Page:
The Tax Cuts and Jobs Act did indeed bring about changes that affect wealthy taxpayers. What mistakes are your high-net-worth clients making this year?

“Not understanding the TCJA changes and a general lack of planning left some not knowing what, if anything, they should be doing in 2019,” said Craig Richards, managing director and director of tax services for Fiduciary Trust Company International in New York.

This year’s goofs include—especially for those who may be able to itemize advantageously—not lumping two or more years of charitable contributions into this year. “Being able to itemize at least one year out of three is better than not itemizing all three years,” said Richard Kollauf, vice president and director, business advisory and estate planning with BMO Wealth Management, U.S.

Charitable giving remains one of the few planning tools left for taxpayers after the TCJA. Consider using appreciated property instead of cash, Richards said. “If you’re over age 70½ and have an IRA, also consider using up to a $100,000 of your RMD directly to a charity using a qualified charitable distribution,” he said. “If giving property, get an appraisal.”

“We often see mistakes around the wealthy’s charitable giving,” said Dean Mioli, CPA, CFP and director of investment planning at Independent Advisor Solutions by SEI in Oaks, Pa., who added that cash is the predominant charitable gift. “But in many cases, the most tax-advantageous strategy is to gift appreciated securities. You’re essentially giving away the tax gain—and the tax bill.”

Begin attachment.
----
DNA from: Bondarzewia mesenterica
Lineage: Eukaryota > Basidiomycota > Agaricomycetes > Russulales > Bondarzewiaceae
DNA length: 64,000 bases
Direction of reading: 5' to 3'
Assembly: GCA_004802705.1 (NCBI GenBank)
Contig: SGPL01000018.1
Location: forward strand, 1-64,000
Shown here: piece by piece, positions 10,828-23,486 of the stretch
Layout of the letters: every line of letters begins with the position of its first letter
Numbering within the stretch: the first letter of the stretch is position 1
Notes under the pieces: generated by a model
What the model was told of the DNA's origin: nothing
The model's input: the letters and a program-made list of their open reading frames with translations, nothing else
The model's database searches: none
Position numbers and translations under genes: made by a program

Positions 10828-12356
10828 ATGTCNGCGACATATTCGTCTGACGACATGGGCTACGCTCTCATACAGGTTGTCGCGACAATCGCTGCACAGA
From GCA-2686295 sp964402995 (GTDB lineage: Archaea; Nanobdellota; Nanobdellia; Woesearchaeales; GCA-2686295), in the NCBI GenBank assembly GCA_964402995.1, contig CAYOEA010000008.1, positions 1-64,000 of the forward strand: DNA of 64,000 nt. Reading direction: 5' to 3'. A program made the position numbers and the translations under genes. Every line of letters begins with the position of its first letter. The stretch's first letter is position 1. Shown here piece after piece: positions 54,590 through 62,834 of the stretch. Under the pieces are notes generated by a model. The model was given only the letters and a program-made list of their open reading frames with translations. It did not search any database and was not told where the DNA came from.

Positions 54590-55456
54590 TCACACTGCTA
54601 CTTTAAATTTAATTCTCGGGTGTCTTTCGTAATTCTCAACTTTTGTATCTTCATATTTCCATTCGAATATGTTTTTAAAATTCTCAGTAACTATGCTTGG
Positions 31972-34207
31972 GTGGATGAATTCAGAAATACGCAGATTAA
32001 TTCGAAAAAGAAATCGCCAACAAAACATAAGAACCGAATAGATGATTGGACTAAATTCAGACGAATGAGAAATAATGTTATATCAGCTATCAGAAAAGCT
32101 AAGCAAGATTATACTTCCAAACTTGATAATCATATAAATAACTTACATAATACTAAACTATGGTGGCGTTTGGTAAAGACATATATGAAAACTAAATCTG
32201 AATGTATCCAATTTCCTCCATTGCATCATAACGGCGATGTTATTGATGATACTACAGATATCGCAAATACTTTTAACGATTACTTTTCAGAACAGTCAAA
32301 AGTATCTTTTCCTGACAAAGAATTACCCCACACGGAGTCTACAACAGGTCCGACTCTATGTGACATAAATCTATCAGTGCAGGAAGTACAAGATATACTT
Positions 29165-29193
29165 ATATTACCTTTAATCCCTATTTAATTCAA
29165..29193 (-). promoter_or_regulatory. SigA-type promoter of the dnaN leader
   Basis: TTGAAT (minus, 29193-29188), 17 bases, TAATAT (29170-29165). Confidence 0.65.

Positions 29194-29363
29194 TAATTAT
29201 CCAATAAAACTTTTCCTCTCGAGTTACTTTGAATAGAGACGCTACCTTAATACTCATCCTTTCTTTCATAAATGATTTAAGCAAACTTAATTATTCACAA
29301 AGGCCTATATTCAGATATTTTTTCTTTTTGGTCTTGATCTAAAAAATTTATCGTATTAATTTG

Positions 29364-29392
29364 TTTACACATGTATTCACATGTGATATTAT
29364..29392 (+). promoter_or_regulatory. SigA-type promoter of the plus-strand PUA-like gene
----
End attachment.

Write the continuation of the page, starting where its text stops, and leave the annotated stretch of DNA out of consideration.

“Taxpayers need to plan their itemized deductions better,” Mioli said. For example, the 2019 standard deduction for married filing jointly is $24,400. “Now more than ever, taxpayers should think about accelerating their tax deductions to overcome the standard deduction. Accelerating medical expenses, taxes paid and charitable contributions into 2019 can be a smart way to maximize deductions.”
Wealthy clients often fail to use a qualified tax pro and keep good records. “You may miss that home office deduction for your freelance work or other deductible expenses altogether,” Kollauf said. “For business owners, many small-business tax breaks are left on the table, again either because they’re not using a true tax professional or because they haven’t provided the proper records.”

In addition, the qualified business income deduction is not only new but complex, “and I see many mistakes surrounding its elections, calculations and limitations,” he added.

Richards advises those working with a tax pro to do the following:

• Review income sources and the timing of recognition. “Will there be any extraordinary taxable events this year? Selling a business or taking capital gains in a portfolio are examples,” he said.

• Discuss changes such as a marriage, divorce or the birth of children.

• Recalculate withholding and estimated taxes. “Taxpayers who had income greater than $150,000 in 2018 must in 2019 pay 110% of their 2018 tax liability or 90% of their 2019 tax liability,” Richards said.

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